Unmet needs; Supportive care; Gynecologic cancer; Women


Cancer is becoming a chronic condition that affects physical and psychological health. According to GLOBOCAN 2012, 14.1 million new cancer cases and 8.2 million cancer-related deaths occurred in 2012 [1]. As a major public health challenge, cancer is the second leading cause of deaths in both Turkey and the World [2]. According to the Turkish Cancer Survey results, gynecological cancers, followed by ovarian, endometrial and cervical cancers are the most commonly encountered types of the cancer-leading cause of deaths among women in Turkey [3].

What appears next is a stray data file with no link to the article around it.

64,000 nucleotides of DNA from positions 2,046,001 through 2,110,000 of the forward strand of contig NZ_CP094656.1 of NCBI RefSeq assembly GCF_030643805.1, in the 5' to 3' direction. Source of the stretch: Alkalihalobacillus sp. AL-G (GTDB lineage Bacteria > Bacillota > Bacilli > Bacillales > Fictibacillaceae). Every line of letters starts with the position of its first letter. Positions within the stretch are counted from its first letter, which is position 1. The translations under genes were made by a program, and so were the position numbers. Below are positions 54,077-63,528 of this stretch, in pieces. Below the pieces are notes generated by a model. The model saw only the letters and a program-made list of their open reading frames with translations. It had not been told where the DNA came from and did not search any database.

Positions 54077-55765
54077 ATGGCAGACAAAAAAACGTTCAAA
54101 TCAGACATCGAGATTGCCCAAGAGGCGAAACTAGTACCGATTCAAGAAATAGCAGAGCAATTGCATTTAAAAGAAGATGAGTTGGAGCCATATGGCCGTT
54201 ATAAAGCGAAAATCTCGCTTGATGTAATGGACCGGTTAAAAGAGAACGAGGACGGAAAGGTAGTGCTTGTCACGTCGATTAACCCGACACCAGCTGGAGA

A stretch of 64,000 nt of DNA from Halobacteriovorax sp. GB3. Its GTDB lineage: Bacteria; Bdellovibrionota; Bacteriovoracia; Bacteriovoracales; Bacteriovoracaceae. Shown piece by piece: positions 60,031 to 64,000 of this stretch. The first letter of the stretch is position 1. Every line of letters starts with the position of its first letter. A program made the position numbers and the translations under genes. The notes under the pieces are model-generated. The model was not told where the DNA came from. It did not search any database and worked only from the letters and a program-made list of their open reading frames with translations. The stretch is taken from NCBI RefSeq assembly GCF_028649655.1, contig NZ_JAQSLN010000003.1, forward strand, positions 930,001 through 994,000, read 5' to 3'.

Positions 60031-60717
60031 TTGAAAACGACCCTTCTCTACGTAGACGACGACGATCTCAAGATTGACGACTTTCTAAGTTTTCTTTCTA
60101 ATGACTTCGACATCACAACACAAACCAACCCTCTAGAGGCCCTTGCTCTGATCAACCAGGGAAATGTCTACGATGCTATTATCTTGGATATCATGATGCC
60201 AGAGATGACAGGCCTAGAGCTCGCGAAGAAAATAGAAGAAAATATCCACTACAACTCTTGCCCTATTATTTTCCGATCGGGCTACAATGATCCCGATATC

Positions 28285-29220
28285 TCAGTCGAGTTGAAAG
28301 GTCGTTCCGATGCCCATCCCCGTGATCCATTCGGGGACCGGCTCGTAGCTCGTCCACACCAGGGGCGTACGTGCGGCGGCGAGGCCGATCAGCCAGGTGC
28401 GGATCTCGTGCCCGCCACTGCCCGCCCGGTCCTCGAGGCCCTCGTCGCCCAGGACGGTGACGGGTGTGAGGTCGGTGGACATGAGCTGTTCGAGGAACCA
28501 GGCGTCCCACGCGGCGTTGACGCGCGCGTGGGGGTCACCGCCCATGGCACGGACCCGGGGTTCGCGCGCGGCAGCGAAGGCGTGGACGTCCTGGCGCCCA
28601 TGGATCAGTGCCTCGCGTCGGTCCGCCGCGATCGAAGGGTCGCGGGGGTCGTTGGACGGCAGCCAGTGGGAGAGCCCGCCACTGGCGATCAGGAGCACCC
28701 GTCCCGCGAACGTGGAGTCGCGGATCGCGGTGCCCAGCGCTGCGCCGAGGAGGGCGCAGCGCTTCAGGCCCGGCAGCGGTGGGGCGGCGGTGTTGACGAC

Gynecological cancer is a stressful event that influences interpersonal relationships between women and her family. Because gynecological cancers contains such as femininity, fertility, and sexual life meaning loaded reproductive system structure [4-6]. In addition to the physiological symptoms, it affects routine daily life of women and her families and social relationships, work life and quality of life. The whole family is affected due to appearance of women in the centre families in daily life [5-7]. Caregivers in gynecological cancer experience together with women such as despair, uncertainty, stressinduced agitation, feelings of loneliness, depression and fear. Tiring and during the long acting treatment process the vast majority of roles of women (spouse, mother, family, organization, etc.) are shared by partners, adult children and relatives [8,9]. In this context, providing adequate and comprehensive patient care, determination of supportive care needs and social support will reduce problems of women with gynecological cancer in disease process.